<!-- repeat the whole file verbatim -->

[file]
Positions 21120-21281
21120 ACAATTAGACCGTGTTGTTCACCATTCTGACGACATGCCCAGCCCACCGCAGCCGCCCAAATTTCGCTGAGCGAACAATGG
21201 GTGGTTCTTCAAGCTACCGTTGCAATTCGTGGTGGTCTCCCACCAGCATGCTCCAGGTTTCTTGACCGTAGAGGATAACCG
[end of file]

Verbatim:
Positions 21120-21281
21120 ACAATTAGACCGTGTTGTTCACCATTCTGACGACATGCCCAGCCCACCGCAGCCGCCCAAATTTCGCTGAGCGAACAATGG
21201 GTGGTTCTTCAAGCTACCGTTGCAATTCGTGGTGGTCTCCCACCAGCATGCTCCAGGTTTCTTGACCGTAGAGGATAACCG